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Not counting George Washington, who was a political independent, it happened in 1796. Under the original Constitutional article, the Vice President was the presidential candidate with the second highest number of electoral votes. John Adams (a Federalist) was elected President, and Thomas Jefferson (a Democratic-Republican) became Vice President. With the rise of political parties, having disputes between the two offices proved unwieldy, as did the election itself : In 1800, Thomas Jefferson and Aaron Burr (from the same party) accidentally tied in the balloting for President, throwing the election into the House of Representatives.

The passage of the Twelfth Amendment (1804) established that the P and VP would run for election separately and on a "Joint Ticket". In theory, "faithless electors" could simply vote for a P of one party and a VP of another (however, many would be punished by state law). They could also abstain from voting for the VP which would allow the other Vice Presidential nominee to have more votes. An example of a Rogue or Faithless elector is in 2000, when Barbara Simmons refused to vote for Al Gore and Joe Lieberman as she pledged to do so, so that people would take notice of Washington DC's lack of representation.

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8y ago
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11y ago

Before the enactment of the 12th amendment, each elector cast two votes. The second vote getter became the vice- president . John Adams, a Federalist, had 71 electoral votes, Jefferson, a Democratic-Republican, 68, so Adams was elected President and Jefferson vice-president.

This did not happen after the 12th amendment, which was proposed after the elections of 1796 and 1800.

(Abraham Lincoln was a Republican and his Vice President, Andrew , had been a life-long Democrat. He was the only southern senator who remained loyal to the union. Lincoln added him to his ticket as a conciliatory gesture to the South. Johnson returned to the Democratic party after he was President.)

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12y ago

Nine Presidents have served with two or more Vice Presidents

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Jefferson - Aaron Burr and George Clinton

Madison - George Clinton and Elbridge Gerry

Jackson - John C Calhoun and Martin Van Buren

Lincoln - Hannibal Hamlin and Andrew Johnson

Grant - Schuyler Colfax and Henry Wilson

Cleveland - Thomas A Hendricks and Adlai E Stevenson

McKinley - Garrett A Hobart and Theodore Roosevelt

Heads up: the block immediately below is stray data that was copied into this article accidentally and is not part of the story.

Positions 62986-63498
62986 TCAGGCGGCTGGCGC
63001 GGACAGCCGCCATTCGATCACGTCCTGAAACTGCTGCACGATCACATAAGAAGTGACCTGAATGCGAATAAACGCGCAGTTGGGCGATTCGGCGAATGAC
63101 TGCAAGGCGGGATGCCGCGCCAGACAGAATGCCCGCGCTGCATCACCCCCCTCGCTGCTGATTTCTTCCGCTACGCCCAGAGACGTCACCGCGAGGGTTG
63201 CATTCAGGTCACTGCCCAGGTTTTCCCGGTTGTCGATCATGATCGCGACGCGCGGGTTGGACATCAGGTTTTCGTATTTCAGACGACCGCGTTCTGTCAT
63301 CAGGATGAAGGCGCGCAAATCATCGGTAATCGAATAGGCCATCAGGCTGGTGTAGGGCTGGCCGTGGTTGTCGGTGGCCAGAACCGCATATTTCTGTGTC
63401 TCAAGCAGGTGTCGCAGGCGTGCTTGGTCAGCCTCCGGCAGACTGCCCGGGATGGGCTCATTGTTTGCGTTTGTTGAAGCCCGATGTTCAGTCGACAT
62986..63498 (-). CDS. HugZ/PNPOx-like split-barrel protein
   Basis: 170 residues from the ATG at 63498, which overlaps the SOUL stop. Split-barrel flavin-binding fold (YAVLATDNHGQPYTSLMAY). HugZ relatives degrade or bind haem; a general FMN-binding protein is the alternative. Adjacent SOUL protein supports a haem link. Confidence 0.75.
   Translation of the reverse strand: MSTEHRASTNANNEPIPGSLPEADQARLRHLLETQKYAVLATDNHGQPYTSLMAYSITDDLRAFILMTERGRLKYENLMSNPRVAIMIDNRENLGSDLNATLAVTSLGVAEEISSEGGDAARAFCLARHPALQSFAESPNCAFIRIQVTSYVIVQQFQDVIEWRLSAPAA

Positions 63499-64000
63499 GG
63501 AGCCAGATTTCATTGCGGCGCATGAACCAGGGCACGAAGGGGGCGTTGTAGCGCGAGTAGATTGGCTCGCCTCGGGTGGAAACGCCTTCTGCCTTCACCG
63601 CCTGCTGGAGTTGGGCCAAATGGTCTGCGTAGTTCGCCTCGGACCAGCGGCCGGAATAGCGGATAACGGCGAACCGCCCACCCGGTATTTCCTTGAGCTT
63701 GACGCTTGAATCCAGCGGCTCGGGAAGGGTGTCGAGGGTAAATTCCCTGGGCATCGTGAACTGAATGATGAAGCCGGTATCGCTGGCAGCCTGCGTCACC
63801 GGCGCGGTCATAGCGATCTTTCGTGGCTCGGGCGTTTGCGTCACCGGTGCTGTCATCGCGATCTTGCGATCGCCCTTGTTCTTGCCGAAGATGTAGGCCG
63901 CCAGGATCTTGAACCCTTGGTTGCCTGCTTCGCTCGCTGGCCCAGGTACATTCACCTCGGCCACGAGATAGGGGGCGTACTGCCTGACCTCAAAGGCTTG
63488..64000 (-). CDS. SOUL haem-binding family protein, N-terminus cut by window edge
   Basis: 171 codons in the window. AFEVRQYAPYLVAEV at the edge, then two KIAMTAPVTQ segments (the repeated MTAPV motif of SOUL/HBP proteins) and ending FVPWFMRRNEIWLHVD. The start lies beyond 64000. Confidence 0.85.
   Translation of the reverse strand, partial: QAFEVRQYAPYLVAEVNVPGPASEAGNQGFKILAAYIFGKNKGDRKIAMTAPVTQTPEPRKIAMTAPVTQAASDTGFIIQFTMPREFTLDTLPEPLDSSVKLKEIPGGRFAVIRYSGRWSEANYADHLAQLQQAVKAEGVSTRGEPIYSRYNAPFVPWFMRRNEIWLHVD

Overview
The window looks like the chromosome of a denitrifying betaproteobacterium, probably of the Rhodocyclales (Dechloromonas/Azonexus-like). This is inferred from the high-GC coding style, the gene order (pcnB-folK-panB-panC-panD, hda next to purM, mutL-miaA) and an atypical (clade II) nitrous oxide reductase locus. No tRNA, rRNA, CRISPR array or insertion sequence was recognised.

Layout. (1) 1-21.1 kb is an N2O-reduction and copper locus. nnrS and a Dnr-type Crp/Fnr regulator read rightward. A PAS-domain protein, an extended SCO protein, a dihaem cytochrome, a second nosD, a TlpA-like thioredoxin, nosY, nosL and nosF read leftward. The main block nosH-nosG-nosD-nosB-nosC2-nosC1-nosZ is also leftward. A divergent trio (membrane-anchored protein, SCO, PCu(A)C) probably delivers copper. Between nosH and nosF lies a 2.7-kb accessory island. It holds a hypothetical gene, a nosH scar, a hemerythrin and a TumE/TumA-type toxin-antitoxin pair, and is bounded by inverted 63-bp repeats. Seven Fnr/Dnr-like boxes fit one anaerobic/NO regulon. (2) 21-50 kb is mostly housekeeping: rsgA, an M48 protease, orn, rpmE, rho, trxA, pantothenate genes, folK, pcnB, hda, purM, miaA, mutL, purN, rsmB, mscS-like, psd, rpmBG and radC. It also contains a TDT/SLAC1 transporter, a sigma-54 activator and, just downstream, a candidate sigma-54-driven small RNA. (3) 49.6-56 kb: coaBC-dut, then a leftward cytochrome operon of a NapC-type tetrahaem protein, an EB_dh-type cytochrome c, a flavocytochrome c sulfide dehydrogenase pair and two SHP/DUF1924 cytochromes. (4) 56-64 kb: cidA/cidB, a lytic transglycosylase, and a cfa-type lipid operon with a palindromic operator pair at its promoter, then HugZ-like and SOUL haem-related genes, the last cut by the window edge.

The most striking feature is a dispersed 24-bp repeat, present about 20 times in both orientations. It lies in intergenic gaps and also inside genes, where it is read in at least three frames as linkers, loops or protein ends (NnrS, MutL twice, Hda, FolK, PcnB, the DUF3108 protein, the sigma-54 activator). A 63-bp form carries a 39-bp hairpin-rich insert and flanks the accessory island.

FD Roosevelt - John Nance Garner, Henry A Walllace and Harry S Truman

Nixon - Spiro T Agnew and Gerald R Ford

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In addition, two Vice Presidents have served with more than one President, George Clinton with both Jefferson and Madison, John C Calhoun with both JQ Adams and Jackson.

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12y ago

The following nine U. S. Presidents each had more than one Vice President:

  1. Thomas Jefferson (Aaron Burr and George Clinton)
  2. James Madison (George Clinton and Elbridge Gerry)
  3. Andrew Jackson (John C. Calhoun and Martin Van Buren)
  4. Abraham Lincoln (Hannibal Hamlin and Andrew Johnson)
  5. Ulysses S. Grant (Schuyler Colfax and Henry Wilson)
  6. Grover Cleveland (Thomas A. Hendricks and Adlai E. Stevenson I)
  7. William McKinley (Garret A. Hobart and Theodore Roosevelt)
  8. Franklin D. Roosevelt (John Nance Garner, Henry A. Wallace and Harry Truman)
  9. Richard Nixon (Spiro Agnew and Gerald Ford)
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15y ago

John Adams (Federalist) had Thomas Jefferson (Democratic-Rebublican) and Abraham Lincoln (Republican) had Andrew Johnson (Democrat)

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13y ago

John Adams. (Federalist) His vice president was Thomas Jefferson. (Democratic Republican)

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11y ago

Andrew Jackson and John Quincy Adams had John C. Calhoun as their vice-president.

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Francis Orbin

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10mo ago

yes

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Anonymous

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3y ago

Washington

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Q: Has there ever been a president and vice president from different parties?
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